Wednesday, July 29, 2009
Athletics is entirely mental. Every season of cycling has further reinforced this notion for me. I have also, throughout the years, found out the golden race ratio: for every one time you succeed in racing, there are fifty times you either mess up or get screwed over. To be able to survive the mental damage these odds inflict you must intentionally strengthen your perceptive and meticulously analyze your expectations.
Let me speak in concrete terms: two weekend ago in Portland I raced the Alpenrose Challenge, which is a premier National 3-day Track Race poised on the steep and bumpy concrete walls of the aging Alpenrose velodrome.
Throughout the course of the three day event the temperatures persistently rose to the high nineties. The relentless heat reflected off the white track heightened the intensity of the event, creating an atmosphere of survival and restlessness.
Friday morning I was running late. The pursuit, which is an individual time trail event for 4 kilometers, began at 10pm. I arrived at 1030pm, a half an hour fashionably late, due to a lapse in foresight about the pace my forty-year-old pick-up could maintain on the highway. Luckily, the race directors knew me well and allowed me to register late and slotted me in last to go. This meant I had to get ready and warmed up in about 40 minutes, about 2 hours less than I would comfortably have liked.
Over the past six months my training has been sporadic. College loans and the necessity of having a consistent income has put a damper on the nomadic freedom of an elite bike racer. The inconsistency in income most domestic "pro racers" have--which consist mostly of prize money, even for riders on established pro teams--was not going to cut it when it came to paying off my fru-fru humanitarian degrees.
Because of this inconsistency in training, and lack of time and money to race, I have had to shift my perspective on training. If I were to try and train as much as I did when I was racing full time, then I would end up a complete stressed out mess. So, to avoid this, I decided that my training would be purely for fun, and I would do it only when I felt like it. This alleviation of pressure allowed me to actually train more, since it was more of a hobby as opposed to 'homework.'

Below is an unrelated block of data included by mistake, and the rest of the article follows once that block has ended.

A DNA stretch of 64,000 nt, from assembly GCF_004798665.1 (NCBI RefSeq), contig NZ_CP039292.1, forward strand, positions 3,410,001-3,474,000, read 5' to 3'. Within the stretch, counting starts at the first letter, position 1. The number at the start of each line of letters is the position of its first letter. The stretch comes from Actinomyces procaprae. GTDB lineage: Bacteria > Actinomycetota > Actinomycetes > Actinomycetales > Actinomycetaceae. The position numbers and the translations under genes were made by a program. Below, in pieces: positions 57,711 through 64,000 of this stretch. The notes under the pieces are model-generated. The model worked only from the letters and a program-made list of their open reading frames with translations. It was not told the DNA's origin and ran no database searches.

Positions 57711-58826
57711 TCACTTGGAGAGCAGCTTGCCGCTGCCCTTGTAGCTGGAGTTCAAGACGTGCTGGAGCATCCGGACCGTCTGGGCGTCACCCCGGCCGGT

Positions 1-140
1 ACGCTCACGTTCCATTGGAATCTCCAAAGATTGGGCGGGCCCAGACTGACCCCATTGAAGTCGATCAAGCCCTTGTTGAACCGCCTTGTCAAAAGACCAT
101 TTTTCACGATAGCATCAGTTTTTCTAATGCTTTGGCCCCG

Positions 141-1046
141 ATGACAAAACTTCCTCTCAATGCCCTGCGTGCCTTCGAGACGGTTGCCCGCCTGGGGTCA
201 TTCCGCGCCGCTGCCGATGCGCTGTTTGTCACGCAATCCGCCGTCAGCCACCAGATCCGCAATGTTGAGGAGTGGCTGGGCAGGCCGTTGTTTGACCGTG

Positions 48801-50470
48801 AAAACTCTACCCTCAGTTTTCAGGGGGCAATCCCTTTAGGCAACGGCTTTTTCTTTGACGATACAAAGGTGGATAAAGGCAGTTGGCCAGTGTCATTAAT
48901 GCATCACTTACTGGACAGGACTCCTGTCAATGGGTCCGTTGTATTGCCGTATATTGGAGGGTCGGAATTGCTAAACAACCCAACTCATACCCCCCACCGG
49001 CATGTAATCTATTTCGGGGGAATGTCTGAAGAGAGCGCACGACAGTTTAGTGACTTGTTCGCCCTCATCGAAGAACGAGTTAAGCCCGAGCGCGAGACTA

But, the lack of training regiment does have its downfalls: security. I had no idea what type of shape I was in. Over the years I have dominated the pursuit, and I did not want to embarrass myself now.
As I briefly warmed up I ignored the condition of my body and focused rather on my mindset. Half way through my warm-up an Australian Professional cyclist set a blistering time, nearly one second off the course record. His time was two seconds faster than my fastest time last year when I had won.
Initially I became downcast. There was no way I could beat that time, I said to myself, I am out of shape!
But then, I stopped the complaining thoughts and starting checking off the list of advantages I held: I knew the track better than anyone. No one has beaten me in a pursuit besides the alien genetic experiment also known as the Taylor Phinney trust fund.
So, I decided that no one else was going to beat me. And this meant today.
I was up in two heats. Usually in a pursuit you race with another person who starts on the opposite side of the track. Originally I was going to go solo, but a last minute change from the officials had me racing a heat earlier with a different rider. This would not have been an issue if the officials practiced standard protocol of having riders race with similar ability levels.
At the start line I knew I was going to pass the other rider in my heat quickly. What I did not realize was that I would pass him twice when I was on pace to beat the course record by over two seconds.
On the last lap, coming into the finish line, I had to pass the rider a second time, which caused me to have to accelerate over him on a 47 degree banked wall, which is the equivalent of having to sprint up a wall after holding near 600 watts for 4 minutes and change.